Thomas isn’t an engineer; his expertise is merely that of a hard-core fan’s. But with two tubs in hand, he decided he had to put one on the track. He needed only an appropriate drivetrain, suspension, seat, and, well, everything else that makes up a modern Formula 1 car. Resources were—and remain—scarce. He says: “It quickly became clear that it was very difficult, or even impossible, to get the right parts. I have to use what I can get.” He trades among a community of  F1 parts collectors, and he checks eBay every day. His shed is filled with F1 components, and he says making them fit has been part of the fun. His sidepods, for example, are from a later Williams-BMW. He learned to work with carbon fiber, chopped up the pods, and modified them to fit with a BAR engine cover. This resourcefulness has served him well: His total outlay has been only about $13,000, and from the look of it, you’d think he had a complete car.
He doesn’t. He’s still short a drivetrain—among other things—and a 600-plus-hp 3.0-liter V-10 like the one that first powered the BAR is unlikely to show up on eBay. “I’ll probably go for a Formula Renault 3.5-liter engine,” Thomas says. “That will be plenty fast enough to scare the living daylights out of me.” Even a well-sorted Formula 1 car can be a nasty beast. One built from pieces scavenged from various sources and cobbled together in a shed on a shoestring will likely be downright evil. But that’s not the point. It’s the construction of the car—the sheer lunacy and joy of making diverse parts come together and work as one—that counts.
You can help! If you think you (seriously) can get Kevin Thomas what he needs—or know someone who can—e-mail us at editors@caranddriver.com and we’ll put you in touch.


Senate Approves Warrantless Electronic Spy Powers

The Senate on Friday reauthorized for five years broad electronic eavesdropping powers that legalized and expanded the President George W. Bush administration’s warrantless wiretapping program.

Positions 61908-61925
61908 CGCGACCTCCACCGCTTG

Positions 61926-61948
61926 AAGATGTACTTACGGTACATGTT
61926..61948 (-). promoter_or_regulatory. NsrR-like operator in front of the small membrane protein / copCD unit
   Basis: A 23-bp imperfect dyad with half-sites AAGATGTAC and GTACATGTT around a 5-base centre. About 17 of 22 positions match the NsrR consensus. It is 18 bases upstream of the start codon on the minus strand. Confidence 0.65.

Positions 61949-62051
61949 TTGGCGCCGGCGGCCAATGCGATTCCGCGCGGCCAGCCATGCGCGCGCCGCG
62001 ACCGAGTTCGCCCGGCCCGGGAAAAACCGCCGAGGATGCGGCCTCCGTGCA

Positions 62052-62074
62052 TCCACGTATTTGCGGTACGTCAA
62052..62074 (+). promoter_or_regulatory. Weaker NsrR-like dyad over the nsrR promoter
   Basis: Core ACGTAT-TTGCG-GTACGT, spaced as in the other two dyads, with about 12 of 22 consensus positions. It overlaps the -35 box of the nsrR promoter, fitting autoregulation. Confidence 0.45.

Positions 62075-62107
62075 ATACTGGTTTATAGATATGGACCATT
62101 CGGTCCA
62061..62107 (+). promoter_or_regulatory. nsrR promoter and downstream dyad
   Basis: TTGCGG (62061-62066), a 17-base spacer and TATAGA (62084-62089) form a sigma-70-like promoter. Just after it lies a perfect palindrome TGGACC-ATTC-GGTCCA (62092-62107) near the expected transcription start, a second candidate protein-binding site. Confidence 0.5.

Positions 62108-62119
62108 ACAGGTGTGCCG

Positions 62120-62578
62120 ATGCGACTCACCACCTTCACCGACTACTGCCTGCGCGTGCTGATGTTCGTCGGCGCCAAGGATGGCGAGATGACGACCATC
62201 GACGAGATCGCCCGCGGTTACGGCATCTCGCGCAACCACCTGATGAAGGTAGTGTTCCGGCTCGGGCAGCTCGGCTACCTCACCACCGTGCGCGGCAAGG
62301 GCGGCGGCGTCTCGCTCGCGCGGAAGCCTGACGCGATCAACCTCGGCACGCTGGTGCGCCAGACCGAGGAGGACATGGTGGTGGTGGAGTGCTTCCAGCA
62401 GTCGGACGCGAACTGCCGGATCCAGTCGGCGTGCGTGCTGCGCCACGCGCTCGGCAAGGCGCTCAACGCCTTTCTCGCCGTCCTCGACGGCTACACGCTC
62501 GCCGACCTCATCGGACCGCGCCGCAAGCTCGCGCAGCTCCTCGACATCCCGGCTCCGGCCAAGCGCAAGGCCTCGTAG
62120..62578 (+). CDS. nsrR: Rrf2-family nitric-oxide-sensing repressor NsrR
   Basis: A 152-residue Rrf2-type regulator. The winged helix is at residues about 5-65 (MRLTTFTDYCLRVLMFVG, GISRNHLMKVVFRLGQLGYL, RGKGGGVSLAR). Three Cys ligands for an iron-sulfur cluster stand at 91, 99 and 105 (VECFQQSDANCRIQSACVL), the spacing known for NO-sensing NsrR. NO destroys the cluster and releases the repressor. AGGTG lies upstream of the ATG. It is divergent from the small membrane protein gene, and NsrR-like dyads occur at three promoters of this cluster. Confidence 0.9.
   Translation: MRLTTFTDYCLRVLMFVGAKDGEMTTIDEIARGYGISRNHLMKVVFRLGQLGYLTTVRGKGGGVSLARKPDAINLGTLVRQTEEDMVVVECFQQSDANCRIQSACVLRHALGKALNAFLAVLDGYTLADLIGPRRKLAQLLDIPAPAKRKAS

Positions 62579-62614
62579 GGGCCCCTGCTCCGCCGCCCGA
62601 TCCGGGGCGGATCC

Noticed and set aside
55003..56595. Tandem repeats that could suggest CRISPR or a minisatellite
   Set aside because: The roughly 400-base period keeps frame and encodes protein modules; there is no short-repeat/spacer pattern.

The FISA Amendments Act, (.pdf) which was expiring Monday at midnight, allows the government to electronically eavesdrop on Americans’ phone calls and e-mails without a probable-cause warrant so long as one of the parties to the communication is believed outside the United States. The communications may be intercepted “to acquire foreign intelligence information.”

The House approved the measure in September. President Barack Obama, who said the spy powers were a national security priority, is expected to quickly sign the package before the law Congress codified in 2008 expires in the coming days. Over the past two days, the Senate debated and voted down a handful of amendments in what was seen as largely political theater to get Sen. Ron Wyden (D-Oregon) to lift a procedural hold on the FISA Amendments Act legislation that barred lawmakers from voting on the package.

In the end, the identical package the House passed 301-118 swept through the Senate on a 73-23 vote.

The American Civil Liberties Union immediately blasted the vote.

“The Bush administration’s program of warrantless wiretapping, once considered a radical threat to the Fourth Amendment, has become institutionalized for another five years,” said Michelle Richardson, the ACLU’s legislative counsel.

Amendments senators refused to enact included extending the measure for just three years, another one requiring the government to account for how many times Americans’ communications have been intercepted, and one by Wyden prohibiting U.S. spy agencies from reviewing the communications of Americans ensnared in the program.

“The amendment I fought to include would have helped bring the constitutional principles of security and liberty back into balance and intend to work with my colleagues to see that the liberties of individual Americans are maintained,” Wyden said immediately after the vote.

The legislation does not require the government to identify the target or facility to be monitored. It can begin surveillance a week before making the request, and the surveillance can continue during the appeals process if, in a rare case, the secret FISA court rejects the surveillance application. The court’s rulings are not public.